Mitt Romney and Scott Brown: Frenemies or Soul Mates?

Sen. Scott Brown (R–Mass.)<a href="http://www.flickr.com/photos/statesenatorscottbrown/5510506584/sizes/z/in/photostream/">Scott Brown</a>/Flickr

Fight disinformation. Get a daily recap of the facts that matter. Sign up for the free Mother Jones newsletter.

I wrote on Monday about GOP political guru Eric Fehrnstrom’s dilemma heading into the November election: How to convincingly shill for two candidates, Mitt Romney and Massachusetts Sen. Scott Brown, who hold sharply diverging views on the some of the biggests issues of the day. What will Fehrnstrom say when he’s inevitably asked to defend Romney’s fierce opposition to the Dodd–Frank Wall Street reform law—a law that Brown voted for (after watering it down) and is campaigning on already? Make one false step and you’re the star of someone’s $500,000 ad buy.

The flip side of that dilemma is that even if Fehrnstrom doesn’t end up disparaging one of his candidates’ positions, Democrats are perfectly content to lump Brown and Romney together as BFFs. Brown, locked in a dead-even re-election battle against Democrat Elizabeth Warren, got a lot of traction ahead of his 2010 special election by pushing back against Democrats’ attempts to tie him to George W. Bush and other Republicans. Relative to the rest of the party, he’s still quite popular in Massachusetts, in large part because voters see him as somewhat mavericky.

Massachusetts Democrats would like to change that, and they’re hoping the presence of another Massachusetts GOPer on the ballot next November will make it easier to tie Brown to more-unpopular Republicans. Here’s a new spot just released from the Massachusetts Democratic party:

There’s some symmetry to the campaign, at least. For some time now, Warren has tethered her Senate campaign to the fortunes of President Barack Obama. Warren played a starring role in the president’s recent documentary-quality infomercial, and the Obama campaign recently sent out two minutes of deleted scenes from the film featuring…Warren, talking about the Consumer Financial Protection Bureau she conceived and helped design.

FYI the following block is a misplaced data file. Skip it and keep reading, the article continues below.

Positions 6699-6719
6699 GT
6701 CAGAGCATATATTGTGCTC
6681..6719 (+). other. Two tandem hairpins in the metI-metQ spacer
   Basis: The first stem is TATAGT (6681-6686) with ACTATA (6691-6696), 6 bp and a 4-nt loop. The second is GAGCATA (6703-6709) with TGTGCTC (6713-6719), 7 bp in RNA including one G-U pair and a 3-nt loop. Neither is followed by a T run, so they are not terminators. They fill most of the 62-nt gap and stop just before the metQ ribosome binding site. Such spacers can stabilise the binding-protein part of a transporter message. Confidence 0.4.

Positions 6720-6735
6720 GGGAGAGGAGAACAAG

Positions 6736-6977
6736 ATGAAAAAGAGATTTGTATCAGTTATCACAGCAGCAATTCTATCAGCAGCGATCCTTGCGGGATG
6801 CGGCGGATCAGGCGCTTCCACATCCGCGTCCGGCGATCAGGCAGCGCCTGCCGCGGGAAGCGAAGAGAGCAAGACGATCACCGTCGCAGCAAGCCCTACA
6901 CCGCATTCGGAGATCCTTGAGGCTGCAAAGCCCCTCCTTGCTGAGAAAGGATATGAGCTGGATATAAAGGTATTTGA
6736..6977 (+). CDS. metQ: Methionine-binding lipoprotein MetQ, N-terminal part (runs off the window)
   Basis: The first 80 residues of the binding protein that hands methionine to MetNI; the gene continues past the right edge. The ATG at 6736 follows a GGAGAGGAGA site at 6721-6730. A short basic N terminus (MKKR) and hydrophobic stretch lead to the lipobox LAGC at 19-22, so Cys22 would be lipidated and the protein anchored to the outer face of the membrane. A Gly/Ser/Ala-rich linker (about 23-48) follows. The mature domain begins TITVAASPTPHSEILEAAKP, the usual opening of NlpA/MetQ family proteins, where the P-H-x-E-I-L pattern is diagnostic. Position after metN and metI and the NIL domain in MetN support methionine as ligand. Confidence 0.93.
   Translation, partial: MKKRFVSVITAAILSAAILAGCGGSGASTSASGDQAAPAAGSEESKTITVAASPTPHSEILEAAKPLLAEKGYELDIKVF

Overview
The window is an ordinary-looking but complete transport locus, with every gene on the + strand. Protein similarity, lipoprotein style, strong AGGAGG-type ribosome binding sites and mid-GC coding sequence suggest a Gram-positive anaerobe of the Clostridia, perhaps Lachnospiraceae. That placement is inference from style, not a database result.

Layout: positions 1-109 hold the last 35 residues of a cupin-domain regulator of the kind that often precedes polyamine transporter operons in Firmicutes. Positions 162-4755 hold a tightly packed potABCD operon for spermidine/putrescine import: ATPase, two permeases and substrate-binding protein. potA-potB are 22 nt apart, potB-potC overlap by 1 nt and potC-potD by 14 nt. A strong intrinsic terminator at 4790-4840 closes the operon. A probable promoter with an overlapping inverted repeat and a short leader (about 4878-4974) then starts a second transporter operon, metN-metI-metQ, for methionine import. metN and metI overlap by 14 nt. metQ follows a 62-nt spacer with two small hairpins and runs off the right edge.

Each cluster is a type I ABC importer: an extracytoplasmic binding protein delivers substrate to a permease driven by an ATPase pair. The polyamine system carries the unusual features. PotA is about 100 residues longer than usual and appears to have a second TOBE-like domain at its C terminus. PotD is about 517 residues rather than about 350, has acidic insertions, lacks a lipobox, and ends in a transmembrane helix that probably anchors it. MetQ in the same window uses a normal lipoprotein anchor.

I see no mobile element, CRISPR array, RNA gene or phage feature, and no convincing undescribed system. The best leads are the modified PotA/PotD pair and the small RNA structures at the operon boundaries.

ONE MORE QUICK THING:

Or at least we hope. It’s fall fundraising time, and we’re trying to raise $250,000 to help fund Mother Jones’ journalism during a shorter than normal three-week push.

If you’re reading this, a fundraising pitch at the bottom of an article, you must find our team’s reporting valuable and we hope you’ll consider supporting it with a donation of any amount right now if you can.

It’s really that simple. But if you’d like to read a bit more, our membership lead, Brian Hiatt, has a post for you highlighting some of our newsroom's impressive, impactful work of late—including two big investigations in just one day and covering voting rights the way it needs to be done—that we hope you'll agree is worth supporting.

payment methods

ONE MORE QUICK THING:

Or at least we hope. It’s fall fundraising time, and we’re trying to raise $250,000 to help fund Mother Jones’ journalism during a shorter than normal three-week push.

If you’re reading this, a fundraising pitch at the bottom of an article, you must find our team’s reporting valuable and we hope you’ll consider supporting it with a donation of any amount right now if you can.

It’s really that simple. But if you’d like to read a bit more, our membership lead, Brian Hiatt, has a post for you highlighting some of our newsroom's impressive, impactful work of late—including two big investigations in just one day and covering voting rights the way it needs to be done—that we hope you’ll agree is worth supporting.

payment methods

We Recommend

Latest

Sign up for our free newsletter

Subscribe to the Mother Jones Daily to have our top stories delivered directly to your inbox.

Get our award-winning magazine

Save big on a full year of investigations, ideas, and insights.

Subscribe

Support our journalism

Help Mother Jones' reporters dig deep with a tax-deductible donation.

Donate